Luckily I had a car that worked when you turned the key and this proved useful as we were invaluable to David and Genya in helping them with their gardening, renovations, installations and general fetching and carrying. They did manage to get their car working but it wasn’t reliable enough and needed major hospitalization. On the second day we drove into Dryanovo to take Genya to the dentist as she had a painful tooth (45 min journey). Another day we drove to another town to get a part for the pool pump, they didn’t have it and didn’t seem interested in ordering one. I can say that Roger and I worked quite hard in the garden, digging, planting, identifying trees for them, and I even cooked one night and fixed their computer. Genya hasn’t cooked in the past and has had only 10 weeks experience at it (they always ate out or had take-aways in the past). The food was plain but ample and she readily took cooking tips from Roger and I. Not quite the same quality of food that we had in Italy (our last jaunt), but it kept body and soul together (we were a bit spoilt by Joan’s cooking). Each day I drove us to a different place for lunch, and all but one proved to be very good, especially the price, and Genya cooked in the evening.
David and Genya are really making a go of their isolated living, they love the peace and solitude, are esxtremely hard-working (Roger and I tried to avoid Genya at times as she never stops, a bit like Sue I suppose). and they still manage to run their business in the UK. They have internet access and phone calls were always coming in with a problem which needed solving. They managed to chat on the phone and dig up stones etc at the same time. They wake-up at 7.00am and go to bed at around midnight. They occasionally sat down, but not for long. Though Roger and I woked hard in quite a lot of fierce heat, we thoroughly enjoyed it and I began to love the peace and quiet. One day they had the milkman’s son around (don’t ask why he was the milkman because he delivered 2 tankfullls of water for the pool one day) and the lad played his radio while he pointed the patio floor for them (he had bunked off school to do it and Genya got really annoyed at that). The sound from the radio seemed very out of place and intrusive.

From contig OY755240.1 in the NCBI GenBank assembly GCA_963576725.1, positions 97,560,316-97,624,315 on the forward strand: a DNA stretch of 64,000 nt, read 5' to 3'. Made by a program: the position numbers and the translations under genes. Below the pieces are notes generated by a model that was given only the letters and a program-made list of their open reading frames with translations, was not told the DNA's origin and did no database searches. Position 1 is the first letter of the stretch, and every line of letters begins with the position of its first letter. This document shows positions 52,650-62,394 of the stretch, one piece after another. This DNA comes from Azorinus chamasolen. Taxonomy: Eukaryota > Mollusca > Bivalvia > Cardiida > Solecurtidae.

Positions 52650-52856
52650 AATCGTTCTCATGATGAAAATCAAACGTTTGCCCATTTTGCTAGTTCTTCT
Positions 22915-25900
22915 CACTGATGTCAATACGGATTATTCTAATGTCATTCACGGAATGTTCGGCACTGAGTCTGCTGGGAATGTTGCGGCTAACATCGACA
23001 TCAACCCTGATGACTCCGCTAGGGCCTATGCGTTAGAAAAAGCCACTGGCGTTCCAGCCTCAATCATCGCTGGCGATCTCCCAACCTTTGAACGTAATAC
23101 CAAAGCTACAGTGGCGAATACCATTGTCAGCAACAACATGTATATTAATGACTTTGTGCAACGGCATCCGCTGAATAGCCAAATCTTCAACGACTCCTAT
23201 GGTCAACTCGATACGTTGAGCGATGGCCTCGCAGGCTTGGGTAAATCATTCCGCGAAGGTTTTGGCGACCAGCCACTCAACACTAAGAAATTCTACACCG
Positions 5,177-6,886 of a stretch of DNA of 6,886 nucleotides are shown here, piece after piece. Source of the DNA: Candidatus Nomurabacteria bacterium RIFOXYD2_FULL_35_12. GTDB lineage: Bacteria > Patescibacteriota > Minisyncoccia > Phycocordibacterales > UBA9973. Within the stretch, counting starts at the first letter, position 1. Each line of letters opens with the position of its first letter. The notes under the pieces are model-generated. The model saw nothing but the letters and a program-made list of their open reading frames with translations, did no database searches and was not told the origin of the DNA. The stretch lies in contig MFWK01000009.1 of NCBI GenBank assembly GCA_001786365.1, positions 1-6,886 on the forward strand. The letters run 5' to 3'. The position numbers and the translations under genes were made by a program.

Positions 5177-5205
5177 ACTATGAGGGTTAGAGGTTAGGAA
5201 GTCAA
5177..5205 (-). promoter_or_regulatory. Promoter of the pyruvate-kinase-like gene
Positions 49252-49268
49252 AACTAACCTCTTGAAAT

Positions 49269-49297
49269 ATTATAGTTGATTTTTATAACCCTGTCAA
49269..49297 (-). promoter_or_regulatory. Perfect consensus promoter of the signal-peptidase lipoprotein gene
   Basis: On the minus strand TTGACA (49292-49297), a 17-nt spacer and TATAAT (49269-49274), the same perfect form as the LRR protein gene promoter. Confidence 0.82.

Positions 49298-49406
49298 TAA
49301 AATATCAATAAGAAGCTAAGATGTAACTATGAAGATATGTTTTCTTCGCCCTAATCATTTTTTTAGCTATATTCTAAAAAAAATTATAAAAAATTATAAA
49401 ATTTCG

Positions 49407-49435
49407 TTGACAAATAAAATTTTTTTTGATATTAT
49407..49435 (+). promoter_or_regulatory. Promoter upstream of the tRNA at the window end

We manage to do some sight seeing. We visited a castle , a monastery, a cave, a typical Bulgarian village (for tourists) and trekked down a gorge. Over the week it became clear that David and Genya did know quite a few locals and also ex-pats living in the area (we even bought some honey from one of their neighbours when he turned up one day to tend to his bees). With the aid of technology they are far from being isolated, but they do have the peace and quite of living in their location. They get on with each other exceptionally well and do seem devoted to each other. They were fed up of the pressure back in the UK and decided to do something about it, good for them.
On our return we set off at midnight and had an uneventful journey to Sofia (were were only stopped once by the police to check our papers). We got home at 2pm and I went to bed. On reflection we had a brilliant time because we had a chance to evaluate what was really necessary in life. Nothing was taken for granted and everything required an effort and often we had to make sacrifices and make do whith what was there. My solution to the broken pool part was to go back to the UK and buy it in Leicester and then send it to him, David’s solution was to cannibalise a part off the filter and use that.
Looking forward to going back on October.